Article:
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Re: More thoughts about planner's cost estimates

From: Greg Stark <gsstark(at)mit(dot)edu>
To: josh(at)agliodbs(dot)com
Cc: Greg Stark <gsstark(at)mit(dot)edu>, David Fetter <david(at)fetter(dot)org>, Tom Lane <tgl(at)sss(dot)pgh(dot)pa(dot)us>, pgsql-hackers(at)postgresql(dot)org
Subject: Re: More thoughts about planner's cost estimates
Date: 2006-06-02 20:23:14
Message-ID: 87pshre28d.fsf@stark.xeocode.com (view raw or flat)
Thread:
Lists: pgsql-hackers
Josh Berkus <josh(at)agliodbs(dot)com> writes:

> >     Using a variety of synthetic and real-world data sets, we show that
> >     distinct sampling gives estimates for distinct values queries that
> > are within 0%-10%, whereas previous methods were typically 50%-250% off,
> > across the spectrum of data sets and queries studied.
> 
> Aha.  It's a question of the level of error permissable.   For our 
> estimates, being 100% off is actually OK.  That's why I was looking at 5% 
> block sampling; it stays within the range of +/- 50% n-distinct in 95% of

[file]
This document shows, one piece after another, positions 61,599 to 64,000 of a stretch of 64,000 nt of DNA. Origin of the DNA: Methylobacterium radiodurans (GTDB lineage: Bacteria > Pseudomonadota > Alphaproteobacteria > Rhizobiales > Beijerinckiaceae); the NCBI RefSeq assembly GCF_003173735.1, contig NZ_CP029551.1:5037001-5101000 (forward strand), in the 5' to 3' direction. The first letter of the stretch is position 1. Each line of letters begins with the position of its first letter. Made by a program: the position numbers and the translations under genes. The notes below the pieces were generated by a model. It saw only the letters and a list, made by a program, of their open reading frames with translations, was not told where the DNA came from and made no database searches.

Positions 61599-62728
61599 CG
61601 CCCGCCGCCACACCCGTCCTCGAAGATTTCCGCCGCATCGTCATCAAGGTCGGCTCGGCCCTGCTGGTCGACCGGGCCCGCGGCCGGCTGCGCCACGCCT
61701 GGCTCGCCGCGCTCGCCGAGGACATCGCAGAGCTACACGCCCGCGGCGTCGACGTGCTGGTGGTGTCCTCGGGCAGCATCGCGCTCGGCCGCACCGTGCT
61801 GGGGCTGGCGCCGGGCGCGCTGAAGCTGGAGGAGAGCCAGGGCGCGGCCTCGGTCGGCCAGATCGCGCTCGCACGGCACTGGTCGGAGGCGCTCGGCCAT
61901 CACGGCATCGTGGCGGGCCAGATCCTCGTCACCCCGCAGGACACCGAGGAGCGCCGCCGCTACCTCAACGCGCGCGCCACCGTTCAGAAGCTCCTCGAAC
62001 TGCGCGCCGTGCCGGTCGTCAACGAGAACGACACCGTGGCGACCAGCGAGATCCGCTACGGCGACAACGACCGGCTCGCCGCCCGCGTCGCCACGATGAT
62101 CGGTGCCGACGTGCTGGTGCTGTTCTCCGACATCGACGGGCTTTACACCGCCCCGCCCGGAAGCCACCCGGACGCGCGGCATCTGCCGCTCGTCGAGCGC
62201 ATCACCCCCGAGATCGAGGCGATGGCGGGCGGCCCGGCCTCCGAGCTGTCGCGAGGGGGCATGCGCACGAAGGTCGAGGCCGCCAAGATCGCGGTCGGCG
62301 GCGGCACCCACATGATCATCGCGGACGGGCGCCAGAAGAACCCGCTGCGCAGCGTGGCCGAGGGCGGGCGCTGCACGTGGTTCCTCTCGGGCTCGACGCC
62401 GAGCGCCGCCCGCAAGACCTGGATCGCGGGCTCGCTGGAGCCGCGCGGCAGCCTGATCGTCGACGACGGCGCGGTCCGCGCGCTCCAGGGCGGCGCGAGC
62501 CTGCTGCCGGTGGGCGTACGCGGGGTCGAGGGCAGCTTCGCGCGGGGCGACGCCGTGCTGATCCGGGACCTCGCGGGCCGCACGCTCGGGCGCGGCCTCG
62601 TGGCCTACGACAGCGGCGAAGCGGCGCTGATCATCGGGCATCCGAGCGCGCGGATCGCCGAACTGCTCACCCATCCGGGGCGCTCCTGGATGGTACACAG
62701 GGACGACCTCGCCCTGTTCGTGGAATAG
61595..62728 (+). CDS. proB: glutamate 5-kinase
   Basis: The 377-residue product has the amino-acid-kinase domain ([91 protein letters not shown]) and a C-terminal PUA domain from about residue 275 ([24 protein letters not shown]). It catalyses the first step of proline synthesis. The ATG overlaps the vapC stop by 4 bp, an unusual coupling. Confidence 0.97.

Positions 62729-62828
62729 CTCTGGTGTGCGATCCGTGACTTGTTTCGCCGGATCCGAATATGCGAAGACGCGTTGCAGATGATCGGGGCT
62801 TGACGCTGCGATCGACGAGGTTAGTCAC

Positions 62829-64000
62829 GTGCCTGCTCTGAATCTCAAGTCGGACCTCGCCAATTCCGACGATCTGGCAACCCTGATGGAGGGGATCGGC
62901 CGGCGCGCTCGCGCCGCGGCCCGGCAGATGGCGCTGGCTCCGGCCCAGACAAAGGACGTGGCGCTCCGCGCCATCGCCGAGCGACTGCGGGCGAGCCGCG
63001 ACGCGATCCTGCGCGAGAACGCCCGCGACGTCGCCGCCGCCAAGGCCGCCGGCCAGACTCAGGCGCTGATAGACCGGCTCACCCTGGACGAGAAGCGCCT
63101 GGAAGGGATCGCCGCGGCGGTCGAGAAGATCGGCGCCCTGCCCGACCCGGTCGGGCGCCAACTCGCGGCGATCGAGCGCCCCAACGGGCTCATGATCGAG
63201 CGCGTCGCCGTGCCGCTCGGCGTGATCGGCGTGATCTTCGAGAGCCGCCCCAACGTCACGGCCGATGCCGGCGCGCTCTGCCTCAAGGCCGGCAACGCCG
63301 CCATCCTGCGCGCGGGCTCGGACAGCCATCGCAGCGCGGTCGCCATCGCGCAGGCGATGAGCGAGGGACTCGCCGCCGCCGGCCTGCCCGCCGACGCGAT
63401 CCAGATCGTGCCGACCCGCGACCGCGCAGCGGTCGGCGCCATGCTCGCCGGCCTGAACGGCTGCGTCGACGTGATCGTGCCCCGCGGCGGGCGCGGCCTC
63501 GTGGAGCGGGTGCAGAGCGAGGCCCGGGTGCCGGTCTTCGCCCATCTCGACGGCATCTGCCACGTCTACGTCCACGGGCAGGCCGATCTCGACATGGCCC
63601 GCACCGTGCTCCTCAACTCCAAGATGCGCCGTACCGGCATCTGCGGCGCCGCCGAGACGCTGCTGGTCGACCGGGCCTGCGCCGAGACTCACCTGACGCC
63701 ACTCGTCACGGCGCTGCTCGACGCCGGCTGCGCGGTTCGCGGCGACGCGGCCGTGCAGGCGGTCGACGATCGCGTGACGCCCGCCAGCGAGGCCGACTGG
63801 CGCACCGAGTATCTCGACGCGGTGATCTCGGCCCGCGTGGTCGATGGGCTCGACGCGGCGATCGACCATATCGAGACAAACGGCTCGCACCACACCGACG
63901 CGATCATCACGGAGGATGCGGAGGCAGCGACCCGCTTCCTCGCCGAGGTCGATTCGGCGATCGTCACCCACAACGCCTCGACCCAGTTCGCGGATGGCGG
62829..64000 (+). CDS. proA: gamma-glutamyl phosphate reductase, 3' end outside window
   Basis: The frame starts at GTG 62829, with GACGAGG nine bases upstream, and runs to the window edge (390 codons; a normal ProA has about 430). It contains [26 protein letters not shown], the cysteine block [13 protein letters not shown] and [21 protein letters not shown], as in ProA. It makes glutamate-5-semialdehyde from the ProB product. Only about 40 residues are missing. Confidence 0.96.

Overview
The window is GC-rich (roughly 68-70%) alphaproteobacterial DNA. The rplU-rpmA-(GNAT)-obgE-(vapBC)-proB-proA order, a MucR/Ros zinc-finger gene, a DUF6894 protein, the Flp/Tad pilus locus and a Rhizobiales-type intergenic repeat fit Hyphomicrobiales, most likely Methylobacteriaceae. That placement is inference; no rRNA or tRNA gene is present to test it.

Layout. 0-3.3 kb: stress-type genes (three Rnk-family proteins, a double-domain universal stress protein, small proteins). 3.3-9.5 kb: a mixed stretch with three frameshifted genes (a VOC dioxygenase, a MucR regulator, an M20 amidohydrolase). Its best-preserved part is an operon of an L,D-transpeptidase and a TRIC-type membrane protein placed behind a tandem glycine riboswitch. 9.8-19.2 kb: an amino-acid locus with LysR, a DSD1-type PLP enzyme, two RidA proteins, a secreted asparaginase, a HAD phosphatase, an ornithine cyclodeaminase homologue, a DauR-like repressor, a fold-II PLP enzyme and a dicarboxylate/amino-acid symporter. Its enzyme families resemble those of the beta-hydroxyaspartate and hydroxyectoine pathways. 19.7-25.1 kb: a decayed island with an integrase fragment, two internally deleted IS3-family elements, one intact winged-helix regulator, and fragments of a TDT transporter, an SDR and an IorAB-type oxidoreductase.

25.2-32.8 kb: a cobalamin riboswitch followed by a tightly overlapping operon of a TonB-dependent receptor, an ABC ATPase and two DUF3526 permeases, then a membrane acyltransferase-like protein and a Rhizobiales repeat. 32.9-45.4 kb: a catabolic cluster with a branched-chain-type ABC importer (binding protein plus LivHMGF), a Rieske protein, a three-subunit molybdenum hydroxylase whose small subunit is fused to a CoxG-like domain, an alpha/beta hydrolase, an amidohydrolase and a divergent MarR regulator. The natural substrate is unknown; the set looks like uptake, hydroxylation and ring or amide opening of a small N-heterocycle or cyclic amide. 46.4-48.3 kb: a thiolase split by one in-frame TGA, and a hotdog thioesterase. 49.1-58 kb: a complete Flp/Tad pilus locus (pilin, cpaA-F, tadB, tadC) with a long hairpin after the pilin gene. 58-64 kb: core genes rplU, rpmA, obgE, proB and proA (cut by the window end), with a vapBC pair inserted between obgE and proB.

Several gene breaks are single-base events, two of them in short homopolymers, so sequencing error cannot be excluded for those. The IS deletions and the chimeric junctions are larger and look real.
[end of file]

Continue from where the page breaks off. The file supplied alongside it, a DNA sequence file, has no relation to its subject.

> cases.

Well, let's see. Say for example we're scanning 50,000 records out of 1M
records. Using the Theorem from Charikar et al quoted as Theorem 1 in section
2 we get that there is at least a 5% chance of getting a result with a ratio
error at least sqrt((1M-50k)/100k ln(20)) or 5.33.

So no, even assuming you have a good unbiased sample, a 5% sample is only
going to get you to a result within 19%-533% of the real values 95% of the
time. Not 50-250%. And that's a negative result, so it's *at best* 19-533%. On
some distributions it may be outside that range even more than 95% of the
time.

This is entirely unlike the histograms where we have a solid foundation for a
positive result. We can guarantee that the result will be outside +/- x% *at
most* 5% of the time. For most distributions it'll be outside that range even
less.

And a 5% sample is a pretty big. In fact my tests earlier showed the i/o from
5% block sampling took just as long as reading all the blocks. Even if we
figure out what's causing that (IMHO surprising) result and improve matters I
would only expect it to be 3-4x faster than a full scan.

http://archives.postgresql.org/pgsql-hackers/2006-01/msg00285.php

-- 
greg


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